The wrath of Mother Nature has always been a real concern, but lately it seems as though she has been especially scornful. A recent article by Patricia-Anne Tom was published in the Insurance Journal that discusses this issue and how it affects all of us. Dr. Erwann Michel-Kerjan is the managing director of the Wharton Risk Management and Decisions Processes Center in Pennsylvania, and in the article he explains the drastic increase in the number of catastrophes and the way they impact an ever-increasingly interconnected world.
Dr. Erwann Michel-Kerjan uses the first decade of the 21st Century as proof of the increasing frequency of man-made and natural disasters. Catastrophes include the Sept. 11th terrorist attacks, the anthrax crisis, SARS, blackouts on the East Coast, the Indian Ocean Tsunami in 2004, various terrorist attacks across the pond in the UK, Hurricanes Wilma, Rita, and Katrina, the 2008 earthquake in China and the cyclone that hit Myanmar around the same time, the global financial crises, the earthquakes that shook Haiti and Chile, the BP oil spill on the Gulf Coast, Japan’s myriad of misfortune including the earthquake, tsunami, and nuclear reactor meltdown and most recently, the rampant flooding and tornadoes across the US. All of this has happened in less than ten years time.
Dr. Michel-Kerjan said “There has not been a six-month period in the past few years without a major crisis that simultaneously affected several countries or industry sectors.”
So what does this mean to the average policyholder? According to Dr. Michele-Kerjan it means that we have to realize that premiums are going to have to increase to account for these catastrophes and the frequency in which they occur. Insurance companies have to account for the extra money they dish out for claims, and that equates to higher insurance premiums. It may be a bitter pill to swallow, but there is no other choice.
Dr. Michel-Kerjan advises that conventional thinking in regards to disasters must change. They are no longer an issue for a given country or area, but rather an issue for many countries, economies, etc. Due to the fact that the world’s economies are so intertwined, a catastrophe in Japan, for example, can and will affect the US, and vice versa. In order to better prepare for these catastrophes, Dr. Michel-Kerjan suggests a “new risk architecture” that frames the way societies plan for and manage these unforeseen catastrophes.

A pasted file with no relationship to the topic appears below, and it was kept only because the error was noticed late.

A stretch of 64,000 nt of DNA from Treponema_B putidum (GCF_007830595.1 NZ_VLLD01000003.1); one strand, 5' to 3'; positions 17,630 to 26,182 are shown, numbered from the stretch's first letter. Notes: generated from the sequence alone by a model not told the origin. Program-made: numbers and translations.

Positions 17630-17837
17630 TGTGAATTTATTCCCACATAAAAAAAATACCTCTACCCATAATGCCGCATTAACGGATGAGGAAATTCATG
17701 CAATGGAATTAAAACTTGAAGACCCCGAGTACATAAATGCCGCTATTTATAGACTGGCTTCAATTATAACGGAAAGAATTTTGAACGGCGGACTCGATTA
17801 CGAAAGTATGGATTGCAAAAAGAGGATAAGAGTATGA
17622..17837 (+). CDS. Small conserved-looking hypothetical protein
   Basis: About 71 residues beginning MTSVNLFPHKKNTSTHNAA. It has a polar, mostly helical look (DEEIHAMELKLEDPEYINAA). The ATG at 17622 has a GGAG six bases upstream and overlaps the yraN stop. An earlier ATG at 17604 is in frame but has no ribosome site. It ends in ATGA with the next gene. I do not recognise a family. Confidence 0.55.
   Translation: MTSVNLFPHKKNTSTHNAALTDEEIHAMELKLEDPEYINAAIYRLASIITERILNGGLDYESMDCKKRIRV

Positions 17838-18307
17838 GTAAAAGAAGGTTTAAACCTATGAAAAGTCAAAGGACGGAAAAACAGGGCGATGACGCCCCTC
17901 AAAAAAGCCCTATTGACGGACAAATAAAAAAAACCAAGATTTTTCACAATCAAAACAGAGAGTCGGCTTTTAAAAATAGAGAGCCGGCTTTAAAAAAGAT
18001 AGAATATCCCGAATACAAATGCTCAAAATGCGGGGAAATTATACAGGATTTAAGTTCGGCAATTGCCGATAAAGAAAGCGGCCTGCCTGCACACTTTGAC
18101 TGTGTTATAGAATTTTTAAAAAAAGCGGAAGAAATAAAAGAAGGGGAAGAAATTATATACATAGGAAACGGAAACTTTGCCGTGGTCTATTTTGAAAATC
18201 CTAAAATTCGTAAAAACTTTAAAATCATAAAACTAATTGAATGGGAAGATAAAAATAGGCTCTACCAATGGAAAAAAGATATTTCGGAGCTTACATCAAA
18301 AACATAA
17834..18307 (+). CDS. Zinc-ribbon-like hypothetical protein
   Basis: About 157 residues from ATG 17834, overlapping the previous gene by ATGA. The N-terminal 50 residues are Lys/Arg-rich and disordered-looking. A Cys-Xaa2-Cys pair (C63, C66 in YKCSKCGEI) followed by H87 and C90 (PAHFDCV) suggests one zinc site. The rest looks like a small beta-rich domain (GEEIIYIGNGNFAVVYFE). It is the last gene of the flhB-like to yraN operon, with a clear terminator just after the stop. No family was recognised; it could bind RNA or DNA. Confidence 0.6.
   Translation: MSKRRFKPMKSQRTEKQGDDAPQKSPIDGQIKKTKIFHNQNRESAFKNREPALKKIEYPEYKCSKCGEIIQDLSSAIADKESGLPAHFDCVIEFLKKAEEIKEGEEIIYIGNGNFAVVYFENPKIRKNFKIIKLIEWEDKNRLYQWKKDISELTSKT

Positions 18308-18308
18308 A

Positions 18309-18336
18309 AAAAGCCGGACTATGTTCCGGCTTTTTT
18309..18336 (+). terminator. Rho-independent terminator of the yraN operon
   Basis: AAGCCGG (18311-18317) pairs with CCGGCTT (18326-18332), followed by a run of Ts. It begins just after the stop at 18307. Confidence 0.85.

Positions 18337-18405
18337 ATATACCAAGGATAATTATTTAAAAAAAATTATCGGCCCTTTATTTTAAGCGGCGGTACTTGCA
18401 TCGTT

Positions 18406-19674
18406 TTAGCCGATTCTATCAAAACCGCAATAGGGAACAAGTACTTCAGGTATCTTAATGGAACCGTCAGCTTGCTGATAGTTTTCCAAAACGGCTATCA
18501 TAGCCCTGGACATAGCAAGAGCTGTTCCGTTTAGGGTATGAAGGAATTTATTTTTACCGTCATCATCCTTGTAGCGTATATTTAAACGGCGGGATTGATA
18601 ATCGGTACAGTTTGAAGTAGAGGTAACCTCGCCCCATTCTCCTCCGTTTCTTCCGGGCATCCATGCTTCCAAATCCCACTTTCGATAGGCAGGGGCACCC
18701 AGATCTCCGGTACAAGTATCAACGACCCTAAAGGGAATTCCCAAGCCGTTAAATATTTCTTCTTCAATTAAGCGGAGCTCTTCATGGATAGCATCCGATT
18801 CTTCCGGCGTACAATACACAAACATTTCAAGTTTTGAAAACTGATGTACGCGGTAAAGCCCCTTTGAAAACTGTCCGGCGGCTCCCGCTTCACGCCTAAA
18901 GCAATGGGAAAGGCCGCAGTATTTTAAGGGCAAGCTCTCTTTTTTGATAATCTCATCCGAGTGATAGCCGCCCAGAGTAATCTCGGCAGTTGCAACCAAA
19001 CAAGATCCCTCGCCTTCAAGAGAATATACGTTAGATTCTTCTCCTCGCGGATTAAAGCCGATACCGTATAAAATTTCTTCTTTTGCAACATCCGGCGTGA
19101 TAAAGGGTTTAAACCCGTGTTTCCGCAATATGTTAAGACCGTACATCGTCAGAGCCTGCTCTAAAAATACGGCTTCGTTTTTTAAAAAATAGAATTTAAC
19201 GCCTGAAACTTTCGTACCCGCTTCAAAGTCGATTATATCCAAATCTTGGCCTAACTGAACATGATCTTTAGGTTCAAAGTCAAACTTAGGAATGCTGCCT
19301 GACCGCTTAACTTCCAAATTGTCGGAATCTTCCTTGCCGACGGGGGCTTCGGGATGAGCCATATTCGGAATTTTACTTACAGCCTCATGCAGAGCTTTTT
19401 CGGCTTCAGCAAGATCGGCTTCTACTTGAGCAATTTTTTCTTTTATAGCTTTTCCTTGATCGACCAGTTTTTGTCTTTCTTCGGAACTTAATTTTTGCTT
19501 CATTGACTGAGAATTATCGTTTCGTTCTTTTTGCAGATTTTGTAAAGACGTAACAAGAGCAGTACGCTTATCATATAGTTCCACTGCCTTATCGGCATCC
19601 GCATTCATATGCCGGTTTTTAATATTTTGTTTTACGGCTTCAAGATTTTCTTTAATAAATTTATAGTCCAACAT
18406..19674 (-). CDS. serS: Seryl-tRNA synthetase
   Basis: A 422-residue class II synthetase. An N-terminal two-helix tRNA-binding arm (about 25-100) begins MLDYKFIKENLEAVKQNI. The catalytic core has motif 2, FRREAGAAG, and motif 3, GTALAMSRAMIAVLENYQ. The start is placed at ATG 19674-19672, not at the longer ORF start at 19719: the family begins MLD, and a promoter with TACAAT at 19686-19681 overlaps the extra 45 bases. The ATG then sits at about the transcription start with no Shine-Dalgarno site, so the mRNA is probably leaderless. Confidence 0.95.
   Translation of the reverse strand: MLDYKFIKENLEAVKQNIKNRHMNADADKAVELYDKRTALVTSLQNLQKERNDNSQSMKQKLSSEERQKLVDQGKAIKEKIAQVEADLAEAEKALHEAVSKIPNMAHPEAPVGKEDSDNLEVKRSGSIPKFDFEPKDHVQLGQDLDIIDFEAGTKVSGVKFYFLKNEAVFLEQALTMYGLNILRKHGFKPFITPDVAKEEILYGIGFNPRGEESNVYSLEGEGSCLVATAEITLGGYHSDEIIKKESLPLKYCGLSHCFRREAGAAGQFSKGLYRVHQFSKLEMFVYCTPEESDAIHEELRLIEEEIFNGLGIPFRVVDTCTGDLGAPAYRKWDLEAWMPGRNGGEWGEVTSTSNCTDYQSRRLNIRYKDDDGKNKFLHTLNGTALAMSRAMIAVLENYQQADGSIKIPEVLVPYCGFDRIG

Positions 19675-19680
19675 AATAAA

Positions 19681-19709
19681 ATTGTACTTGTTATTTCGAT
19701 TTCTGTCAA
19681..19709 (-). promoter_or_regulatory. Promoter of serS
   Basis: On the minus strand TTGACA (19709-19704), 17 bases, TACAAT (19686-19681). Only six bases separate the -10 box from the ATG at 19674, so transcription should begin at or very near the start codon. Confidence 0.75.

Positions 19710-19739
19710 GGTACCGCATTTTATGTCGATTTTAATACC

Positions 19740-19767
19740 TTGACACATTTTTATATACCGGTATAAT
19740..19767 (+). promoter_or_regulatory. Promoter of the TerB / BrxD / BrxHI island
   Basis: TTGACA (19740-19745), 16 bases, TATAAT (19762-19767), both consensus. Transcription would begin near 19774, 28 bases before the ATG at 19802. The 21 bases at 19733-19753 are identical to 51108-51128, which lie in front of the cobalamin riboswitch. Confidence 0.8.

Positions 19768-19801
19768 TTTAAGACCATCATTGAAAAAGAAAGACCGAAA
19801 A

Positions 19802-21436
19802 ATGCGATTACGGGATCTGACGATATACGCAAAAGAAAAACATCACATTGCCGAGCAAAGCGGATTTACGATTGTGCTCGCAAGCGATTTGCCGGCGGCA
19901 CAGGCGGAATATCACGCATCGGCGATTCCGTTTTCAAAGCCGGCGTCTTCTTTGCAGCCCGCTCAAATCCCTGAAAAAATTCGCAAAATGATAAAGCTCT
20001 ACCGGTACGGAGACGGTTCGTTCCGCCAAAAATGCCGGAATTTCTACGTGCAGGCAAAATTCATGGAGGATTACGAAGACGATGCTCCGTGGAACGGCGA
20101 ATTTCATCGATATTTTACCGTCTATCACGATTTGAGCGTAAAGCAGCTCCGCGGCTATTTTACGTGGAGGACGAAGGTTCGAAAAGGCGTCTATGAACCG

So, you ask, what does this mean for the insurance industry? Well, according to the good Dr., it means the insurance industry must re-evaluate how they assess risks. He describes the current model as looking at issues in a “silo” in which the interconnectedness of the world and how it relates to risk assessment is not considered. The shift must occur in the way these risks are assessed to account for our interconnectedness.
Patricia, the author of the article, uses the National Flood Insurance Program (NFIP) as an example of an entity starting to work in that direction.
Dr. Michele-Kerjan said, “The NFIP was put in place more than 40 years ago and now covers more than $1.2 trillion in assets and is one of the largest federal disaster programs in the world.”
Dr. Michel-Kerjan stated in the article that his company recently evaluated the NFIP’s data on “nearly 5 million policyholders” and the average flood insurance policy is kept for an average of three to four years. FEMA, who runs the NFIP, has decided to take a look at the current one year policy term and evaluate whether or not they should extend the current policy terms to multi-year insurance contracts to hold onto policyholders for a longer period of time. He said this will “encourage better risk management and help make America more resilient to flooding.”
Below is a link to the original article published in the Insurance Journal. Please click the link to read the key pillars of the new risk architecture mentioned in this blog. These are an important part of the issues discussed in this post.